This is Black History Month. I certainly do not want to diminish the accomplishments of Dr. King. Dr. King, however, is not the only African-American who had a dream nor is he the only African-American who has made significant contributions to society.

Black History Month should be a time when people come together to learn more about the accomplishments and contributions of African-Americans, not just sing the praises of one man.

All blacks do not live in poverty. All blacks do not commit crimes. All blacks do not have children out of wedlock, nor do all blacks participate in the long list of other socially unacceptable acts. We are just like everybody else. We just want a piece of the pie and an opportunity to be judged as individuals; to make mistakes and learn from them and not be judged as a group; to be given a fair and equitable chance to compete and be considered for jobs; to receive welfare if needed and deserved, zTC not a handout; a fair wage for an honest day's work; to be seen as an individual and not as a color; an opportunity just to be, me.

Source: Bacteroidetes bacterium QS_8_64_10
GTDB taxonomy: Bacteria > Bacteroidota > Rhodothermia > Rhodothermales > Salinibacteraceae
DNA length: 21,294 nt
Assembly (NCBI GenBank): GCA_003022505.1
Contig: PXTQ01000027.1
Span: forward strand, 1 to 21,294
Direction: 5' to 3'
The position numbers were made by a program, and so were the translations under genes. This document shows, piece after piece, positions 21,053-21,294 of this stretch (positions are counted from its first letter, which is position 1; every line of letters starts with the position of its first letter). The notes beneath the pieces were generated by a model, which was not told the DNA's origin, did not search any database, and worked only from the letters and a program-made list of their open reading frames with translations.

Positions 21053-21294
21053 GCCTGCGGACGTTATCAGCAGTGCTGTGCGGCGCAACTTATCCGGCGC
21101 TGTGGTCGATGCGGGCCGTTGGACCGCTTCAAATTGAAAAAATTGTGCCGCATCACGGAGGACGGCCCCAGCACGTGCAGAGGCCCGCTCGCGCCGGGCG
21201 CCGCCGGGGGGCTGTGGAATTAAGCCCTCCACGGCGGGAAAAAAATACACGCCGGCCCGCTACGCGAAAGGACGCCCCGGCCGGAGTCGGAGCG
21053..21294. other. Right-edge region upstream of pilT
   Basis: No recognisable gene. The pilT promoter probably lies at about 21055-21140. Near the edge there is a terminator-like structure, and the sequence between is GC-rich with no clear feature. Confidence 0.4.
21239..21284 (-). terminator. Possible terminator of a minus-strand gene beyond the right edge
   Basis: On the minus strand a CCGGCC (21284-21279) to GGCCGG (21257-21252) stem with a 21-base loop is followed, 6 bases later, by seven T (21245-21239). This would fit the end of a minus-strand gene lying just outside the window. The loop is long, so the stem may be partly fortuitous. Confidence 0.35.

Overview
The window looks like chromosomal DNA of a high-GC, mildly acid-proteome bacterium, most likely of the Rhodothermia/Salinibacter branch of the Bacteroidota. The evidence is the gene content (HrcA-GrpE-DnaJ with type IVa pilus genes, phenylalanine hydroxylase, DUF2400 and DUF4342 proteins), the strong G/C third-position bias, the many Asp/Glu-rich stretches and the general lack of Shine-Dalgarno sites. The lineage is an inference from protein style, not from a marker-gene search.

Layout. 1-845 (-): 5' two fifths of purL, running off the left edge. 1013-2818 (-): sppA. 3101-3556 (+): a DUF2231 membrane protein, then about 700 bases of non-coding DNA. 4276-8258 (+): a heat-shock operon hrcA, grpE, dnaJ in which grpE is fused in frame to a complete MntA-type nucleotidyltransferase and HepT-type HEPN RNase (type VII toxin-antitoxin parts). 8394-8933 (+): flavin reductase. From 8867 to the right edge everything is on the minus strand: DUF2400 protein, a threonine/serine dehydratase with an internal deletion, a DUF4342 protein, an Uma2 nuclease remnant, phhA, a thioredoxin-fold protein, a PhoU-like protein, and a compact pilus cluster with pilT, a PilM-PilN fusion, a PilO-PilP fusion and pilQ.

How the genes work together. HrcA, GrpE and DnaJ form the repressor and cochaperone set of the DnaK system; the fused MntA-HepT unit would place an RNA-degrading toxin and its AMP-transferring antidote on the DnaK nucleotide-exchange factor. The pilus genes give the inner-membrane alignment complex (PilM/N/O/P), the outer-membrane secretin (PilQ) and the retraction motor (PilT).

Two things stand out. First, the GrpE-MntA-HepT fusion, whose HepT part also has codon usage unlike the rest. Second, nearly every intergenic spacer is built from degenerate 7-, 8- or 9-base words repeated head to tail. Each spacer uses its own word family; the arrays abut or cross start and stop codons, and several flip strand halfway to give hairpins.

Rose Brown


Mel Sherr's musical gift

Thank you for the Jan. 12 article marking the passing of Baltimore violinist Mel Sherr.

Mr. Sherr was definitely one of a kind. Music was his communicating language, but it was his personality, his ability .. and his desire to please that endeared him to so many. Young and old succumbed to his charming, elegant posture. If they asked for hard rock, he would smile and play Mozart or a Viennese waltz. And they loved it.

Mel Sherr's successful career is testimony to the power and importance of music in all of our lives. For those who knew him, performed with him and listened to his music, the world is a richer place by far. He will be missed.

Debbie Derrickson


'Thank God there are honest people'

On Jan. 23, I had a doctor's appointment in Severna Park. When we arrived there, I had no pocketbook. I remembered bringing it out to the car together with a bag of trash and setting my purse on the car trunk. I disposed of the trash and drove away. We drove home, searching the road. No luck. I asked my neighbors if they had seen it. Again no luck.